Companies stopped paying dividends and stockpiled cash during the Great Recession, and shareholders didn't complain. Now they want a reward for their patience.
American companies are holding $1.9 trillion in cash, a record. The large businesses that make up the Standard & Poor's 500 index, all of which answer to public shareholders, have $940 billion on hand -- $300 billion of it accumulated since late 2008, says Howard Silverblatt, senior index analyst at S&P.
Shareholders want the companies to start putting that cash to use. The most pressure is coming from activist investors, who buy stakes in companies and then try to influence management to make certain changes that they say are in shareholders' interest.
"We've been in bunker mentality for too long," says Eric M. Jackson, who runs the hedge fund Ironfire Capital. He predicts that activist shareholders are about to become "a lot noisier."
The loudest investors are finally being heard. Companies are letting go of some cash:
Since the start of this year, 116 companies in the S&P 500 have raised their dividend, up from 78 a year ago. Overall, S&P 500 companies have paid out $16.6 billion more in dividends this year than last year at this time.
Companies are buying back more of their own stock. Kohl's, Conoco and Intel all recently announced buyback plans recently. Stock buybacks by S&P 500 companies increased to a record $86.4 billion in the final quarter of 2010, the latest data available. That was 81 percent more than the same period the year before. Investors like buybacks because they tend to push up a stock's price since earnings are divided among fewer shares.
Companies are doing bigger deals than they did a year ago. Global mergers and acquisitions were valued at $755 billion for the first three months of the year, 24 percent more than the same period last year, according to financial data tracker Dealogic. The number of deals declined slightly to 9,568 this year, from 9,825 in early 2010.
Large investors want higher dividends because it means more cash in their pockets to make other investments. Individual investors, especially retirees who depend on dividends for a big part of their income, want more cash to live on.
With acquisitions, investors hope the deals will eventually lead to higher corporate profits.
Investors also don't want companies to let cash sit in the bank because interest rates are nearly zero.
"The best use of cash is to deploy it," says Bill Miller, chairman and chief investment officer of mutual fund giant Legg Mason Capital Management. "If companies could maintain profitability and generate cash two years ago, then they don't need that kind of cash on their books today."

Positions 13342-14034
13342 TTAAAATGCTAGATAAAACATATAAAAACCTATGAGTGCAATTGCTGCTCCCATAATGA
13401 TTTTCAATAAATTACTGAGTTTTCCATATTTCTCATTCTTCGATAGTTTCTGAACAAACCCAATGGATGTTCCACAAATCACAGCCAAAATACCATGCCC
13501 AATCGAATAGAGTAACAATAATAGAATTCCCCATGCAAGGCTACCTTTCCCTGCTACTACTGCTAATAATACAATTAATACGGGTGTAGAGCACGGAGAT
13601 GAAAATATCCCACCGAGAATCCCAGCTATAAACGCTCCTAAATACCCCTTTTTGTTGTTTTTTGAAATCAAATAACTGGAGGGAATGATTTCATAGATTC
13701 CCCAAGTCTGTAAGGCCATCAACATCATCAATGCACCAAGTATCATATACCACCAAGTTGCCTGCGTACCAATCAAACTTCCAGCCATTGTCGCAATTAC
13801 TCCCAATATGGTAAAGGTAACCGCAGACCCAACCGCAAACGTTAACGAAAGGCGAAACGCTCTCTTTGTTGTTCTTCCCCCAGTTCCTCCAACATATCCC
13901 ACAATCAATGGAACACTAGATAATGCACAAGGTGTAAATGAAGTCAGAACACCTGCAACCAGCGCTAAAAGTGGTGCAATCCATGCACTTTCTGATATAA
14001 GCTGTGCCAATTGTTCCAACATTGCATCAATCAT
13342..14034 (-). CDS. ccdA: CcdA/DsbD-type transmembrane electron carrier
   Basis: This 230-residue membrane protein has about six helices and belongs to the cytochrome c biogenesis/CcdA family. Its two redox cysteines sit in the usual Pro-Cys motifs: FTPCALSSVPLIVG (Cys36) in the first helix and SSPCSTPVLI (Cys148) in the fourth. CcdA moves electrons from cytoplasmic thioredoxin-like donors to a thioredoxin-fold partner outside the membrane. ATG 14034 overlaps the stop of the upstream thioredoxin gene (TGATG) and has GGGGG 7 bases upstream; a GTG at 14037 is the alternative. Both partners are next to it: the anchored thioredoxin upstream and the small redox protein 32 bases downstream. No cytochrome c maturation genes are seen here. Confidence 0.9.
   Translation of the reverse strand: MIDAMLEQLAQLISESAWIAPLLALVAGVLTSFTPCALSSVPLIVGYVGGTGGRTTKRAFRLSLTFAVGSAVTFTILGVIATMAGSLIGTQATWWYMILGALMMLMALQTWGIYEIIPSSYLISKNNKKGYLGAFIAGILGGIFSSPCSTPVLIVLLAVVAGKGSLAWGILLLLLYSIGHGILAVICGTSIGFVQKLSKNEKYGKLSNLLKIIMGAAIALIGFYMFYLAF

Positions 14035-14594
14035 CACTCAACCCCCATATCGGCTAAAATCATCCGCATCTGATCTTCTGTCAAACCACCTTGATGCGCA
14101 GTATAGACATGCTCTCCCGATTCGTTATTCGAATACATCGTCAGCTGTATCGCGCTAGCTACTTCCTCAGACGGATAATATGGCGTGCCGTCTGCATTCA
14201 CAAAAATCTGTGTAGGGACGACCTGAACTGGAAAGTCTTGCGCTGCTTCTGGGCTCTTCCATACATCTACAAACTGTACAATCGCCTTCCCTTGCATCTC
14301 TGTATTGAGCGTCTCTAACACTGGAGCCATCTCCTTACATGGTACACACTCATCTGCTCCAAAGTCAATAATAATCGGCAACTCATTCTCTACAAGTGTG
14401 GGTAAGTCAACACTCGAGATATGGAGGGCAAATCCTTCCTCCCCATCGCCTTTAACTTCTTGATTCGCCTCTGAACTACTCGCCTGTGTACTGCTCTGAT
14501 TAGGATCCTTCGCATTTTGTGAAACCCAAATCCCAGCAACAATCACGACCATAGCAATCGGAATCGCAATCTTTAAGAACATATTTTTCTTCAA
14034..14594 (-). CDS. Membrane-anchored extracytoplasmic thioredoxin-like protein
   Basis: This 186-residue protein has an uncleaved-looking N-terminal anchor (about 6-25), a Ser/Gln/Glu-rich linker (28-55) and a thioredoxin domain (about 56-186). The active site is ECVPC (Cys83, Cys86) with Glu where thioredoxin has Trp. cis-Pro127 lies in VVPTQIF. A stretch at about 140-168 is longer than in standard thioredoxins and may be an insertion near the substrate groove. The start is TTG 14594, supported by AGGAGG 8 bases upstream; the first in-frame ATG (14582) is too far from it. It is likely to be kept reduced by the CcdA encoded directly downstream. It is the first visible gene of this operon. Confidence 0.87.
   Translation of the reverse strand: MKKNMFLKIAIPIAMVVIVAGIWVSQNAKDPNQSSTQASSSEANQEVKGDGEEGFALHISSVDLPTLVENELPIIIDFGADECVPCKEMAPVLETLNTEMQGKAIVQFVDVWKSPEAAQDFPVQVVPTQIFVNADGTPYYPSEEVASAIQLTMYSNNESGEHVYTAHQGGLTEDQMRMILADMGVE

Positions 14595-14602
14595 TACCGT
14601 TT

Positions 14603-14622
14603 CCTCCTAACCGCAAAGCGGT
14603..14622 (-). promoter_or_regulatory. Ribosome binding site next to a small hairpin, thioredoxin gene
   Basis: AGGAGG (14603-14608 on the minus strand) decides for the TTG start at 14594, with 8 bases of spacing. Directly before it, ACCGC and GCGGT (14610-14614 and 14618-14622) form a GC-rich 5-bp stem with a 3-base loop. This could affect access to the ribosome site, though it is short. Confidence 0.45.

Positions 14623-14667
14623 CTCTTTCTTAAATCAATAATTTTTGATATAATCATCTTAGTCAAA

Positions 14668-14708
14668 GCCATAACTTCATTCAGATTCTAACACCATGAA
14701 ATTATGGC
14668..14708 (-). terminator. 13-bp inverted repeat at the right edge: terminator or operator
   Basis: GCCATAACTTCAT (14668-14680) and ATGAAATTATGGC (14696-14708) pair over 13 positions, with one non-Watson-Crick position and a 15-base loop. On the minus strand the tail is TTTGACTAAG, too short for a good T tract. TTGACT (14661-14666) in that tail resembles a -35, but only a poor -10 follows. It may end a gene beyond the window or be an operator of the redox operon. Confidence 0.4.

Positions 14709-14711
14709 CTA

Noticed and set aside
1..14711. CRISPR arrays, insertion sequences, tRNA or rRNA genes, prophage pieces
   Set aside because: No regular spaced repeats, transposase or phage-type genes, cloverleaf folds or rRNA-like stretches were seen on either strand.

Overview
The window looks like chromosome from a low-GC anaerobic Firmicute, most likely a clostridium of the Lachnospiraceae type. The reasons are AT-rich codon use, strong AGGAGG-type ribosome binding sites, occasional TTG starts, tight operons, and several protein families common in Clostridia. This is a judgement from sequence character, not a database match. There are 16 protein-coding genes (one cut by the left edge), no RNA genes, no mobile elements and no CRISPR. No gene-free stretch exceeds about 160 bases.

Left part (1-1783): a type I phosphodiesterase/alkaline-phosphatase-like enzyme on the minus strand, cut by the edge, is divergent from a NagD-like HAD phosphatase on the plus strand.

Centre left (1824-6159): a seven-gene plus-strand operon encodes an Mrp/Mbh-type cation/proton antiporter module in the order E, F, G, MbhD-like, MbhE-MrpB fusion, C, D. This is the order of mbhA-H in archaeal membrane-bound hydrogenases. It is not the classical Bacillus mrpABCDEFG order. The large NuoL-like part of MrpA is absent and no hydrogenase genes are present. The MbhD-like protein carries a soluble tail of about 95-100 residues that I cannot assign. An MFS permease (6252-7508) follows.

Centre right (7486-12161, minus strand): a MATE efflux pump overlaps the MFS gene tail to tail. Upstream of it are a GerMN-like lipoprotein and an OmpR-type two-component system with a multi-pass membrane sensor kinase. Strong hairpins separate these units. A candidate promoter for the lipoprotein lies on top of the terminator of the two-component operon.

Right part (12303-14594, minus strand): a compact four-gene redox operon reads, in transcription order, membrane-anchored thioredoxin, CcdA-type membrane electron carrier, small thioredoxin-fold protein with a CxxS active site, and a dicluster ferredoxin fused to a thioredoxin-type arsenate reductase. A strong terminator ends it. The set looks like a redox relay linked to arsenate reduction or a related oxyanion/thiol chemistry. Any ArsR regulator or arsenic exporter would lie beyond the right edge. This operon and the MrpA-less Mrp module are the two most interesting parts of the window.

What has happened over the last few months at Family Dollar illustrates the tension between companies and investors.
Hedge fund Trian Fund Management disclosed last July that it had bought a 6.6 percent stake in Family Dollar. Trian is run by activist investor Nelson Peltz, who is known for making big investments and then forcing change at companies.
When the investment was announced, Trian said that it would work with Family Dollar to boost sales and open new stores and that it had ideas on how the retailer could use its cash. At the time, the dollar store chain's cash balance ran about $503 million, a record high.
By September, Family Dollar had announced plans to spend $750 million, including some cash and some new debt, to buy back its stock. In January, Family Dollar increased its quarterly dividend by 2.5 cents, to 18 cents a share.
Family Dollar says that it worked with Trian to boost shareholder value. "They shared their ideas, and we listened," spokesman Josh Braverman says. He also noted that some of what Trian wanted, including the buybacks and more rapid expansion, was in the works before Trian invested.
But Trian still wasn't satisfied. It made a $7 billion, all-cash, hostile bid for control of Family Dollar on Feb. 15 and announced that it had raised its stake in Family Dollar to 7.9 percent, making it the largest shareholder.
Family Dollar rejected the bid in early March, saying that it undervalued the business, and adopted a defense strategy to discourage unsolicited offers. Trian responded by sending a letter to Family Dollar's board saying that the company had "embarked on a path of poor corporate governance."
Trian didn't respond to a request for additional comment. It has already seen the value of its investment rise.